Monday, January 17, 2011

OSHA Rescinds Old Residential Fall Protection Directive

As a long-time safety director in the construction industry I say "IT'S ABOUT TIME!!!"

OSHA finally announced the withdrawel of a 1995 directive that allowed residential builders to ignore many fall protection requirements. According to OSHA, the 1995 directive was meant to be "temporary" until feasible fall protection solutions could be found. Well, there have been feasible solutions long before now so, IT'S ABOUT TIME!

OSHA's action rescinds the Interim Fall Protection Compliance Guidelines for Residential Construction, Standard 03-00-001. Prior to the issuance of this new directive, Standard 03-00-001 allowed employers engaged in certain residential construction activities to use specified alternative methods of fall protection rather than conventional fall protection required by the residential construction fall protection standard. With the issuance of this new directive, all residential employers must comply with 29 CFR 1926.501(b)(13). Where residential builders fine that traditional fall protection is not feasible in residential environments, 29 CFR 501(b)(13) still allows for alternate means of providing protection. In my opinion, it will be very rare that conventional fall protection cannot be used. About 1996, the Saf-T-Strap made creating safe anchor points very easy.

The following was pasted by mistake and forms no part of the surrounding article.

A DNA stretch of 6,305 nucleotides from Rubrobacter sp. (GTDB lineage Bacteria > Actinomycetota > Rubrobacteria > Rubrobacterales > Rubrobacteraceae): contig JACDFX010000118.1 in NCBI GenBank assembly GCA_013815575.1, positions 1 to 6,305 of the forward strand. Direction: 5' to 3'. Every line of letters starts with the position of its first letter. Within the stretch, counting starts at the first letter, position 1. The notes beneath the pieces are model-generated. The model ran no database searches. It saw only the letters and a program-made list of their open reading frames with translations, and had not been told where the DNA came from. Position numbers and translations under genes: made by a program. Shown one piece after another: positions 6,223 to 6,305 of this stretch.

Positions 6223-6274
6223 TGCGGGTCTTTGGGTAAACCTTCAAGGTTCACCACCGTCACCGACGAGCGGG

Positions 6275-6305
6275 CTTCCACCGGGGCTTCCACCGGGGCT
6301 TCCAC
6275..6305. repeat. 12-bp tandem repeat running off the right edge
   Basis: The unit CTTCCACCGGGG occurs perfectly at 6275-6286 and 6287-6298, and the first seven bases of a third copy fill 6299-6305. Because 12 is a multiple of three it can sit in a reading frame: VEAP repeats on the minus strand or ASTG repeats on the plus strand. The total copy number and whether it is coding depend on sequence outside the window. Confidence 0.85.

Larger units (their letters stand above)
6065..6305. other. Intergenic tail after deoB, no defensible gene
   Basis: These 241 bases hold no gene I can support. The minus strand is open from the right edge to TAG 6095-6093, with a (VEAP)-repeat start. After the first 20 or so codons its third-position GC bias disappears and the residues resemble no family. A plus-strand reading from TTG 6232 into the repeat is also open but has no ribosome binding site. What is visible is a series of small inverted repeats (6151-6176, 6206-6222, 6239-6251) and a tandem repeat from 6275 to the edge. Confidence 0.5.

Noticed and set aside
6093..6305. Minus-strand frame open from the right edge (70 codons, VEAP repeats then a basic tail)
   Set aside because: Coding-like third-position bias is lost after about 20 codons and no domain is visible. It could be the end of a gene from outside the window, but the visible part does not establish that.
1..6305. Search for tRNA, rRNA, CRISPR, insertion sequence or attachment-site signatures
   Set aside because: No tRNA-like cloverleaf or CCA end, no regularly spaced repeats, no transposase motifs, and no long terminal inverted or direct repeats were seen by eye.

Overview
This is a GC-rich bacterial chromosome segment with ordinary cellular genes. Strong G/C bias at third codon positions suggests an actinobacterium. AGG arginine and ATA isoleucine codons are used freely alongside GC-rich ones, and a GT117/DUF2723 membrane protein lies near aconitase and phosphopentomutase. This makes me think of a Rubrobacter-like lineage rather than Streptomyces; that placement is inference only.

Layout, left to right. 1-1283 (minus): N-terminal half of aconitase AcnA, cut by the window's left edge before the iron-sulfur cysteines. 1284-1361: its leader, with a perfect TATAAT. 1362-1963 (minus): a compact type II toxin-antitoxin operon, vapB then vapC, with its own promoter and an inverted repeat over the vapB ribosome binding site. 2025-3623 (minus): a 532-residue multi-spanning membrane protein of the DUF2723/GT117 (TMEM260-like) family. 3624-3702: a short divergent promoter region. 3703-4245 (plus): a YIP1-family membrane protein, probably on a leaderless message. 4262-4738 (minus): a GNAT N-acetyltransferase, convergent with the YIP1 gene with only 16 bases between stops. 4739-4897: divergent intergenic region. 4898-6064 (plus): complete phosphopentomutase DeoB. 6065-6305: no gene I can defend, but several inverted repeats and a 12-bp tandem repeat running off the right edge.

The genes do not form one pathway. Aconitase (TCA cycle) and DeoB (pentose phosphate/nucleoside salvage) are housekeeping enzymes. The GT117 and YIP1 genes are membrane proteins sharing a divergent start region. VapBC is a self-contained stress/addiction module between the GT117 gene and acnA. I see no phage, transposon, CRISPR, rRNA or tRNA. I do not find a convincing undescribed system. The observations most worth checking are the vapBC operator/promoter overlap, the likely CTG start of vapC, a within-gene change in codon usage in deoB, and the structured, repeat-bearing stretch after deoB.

Construction and roofing companies have up to six months to comply with the new directive. OSHA has developed training and compliance assistance materials for small employers adn will host a webinar for parties interested in learning more about complying with the standard. To view the new directive, visit

It is also my opinion that compliance, in most cases, is very easy and inexpensive, and it should not take six months to comply.


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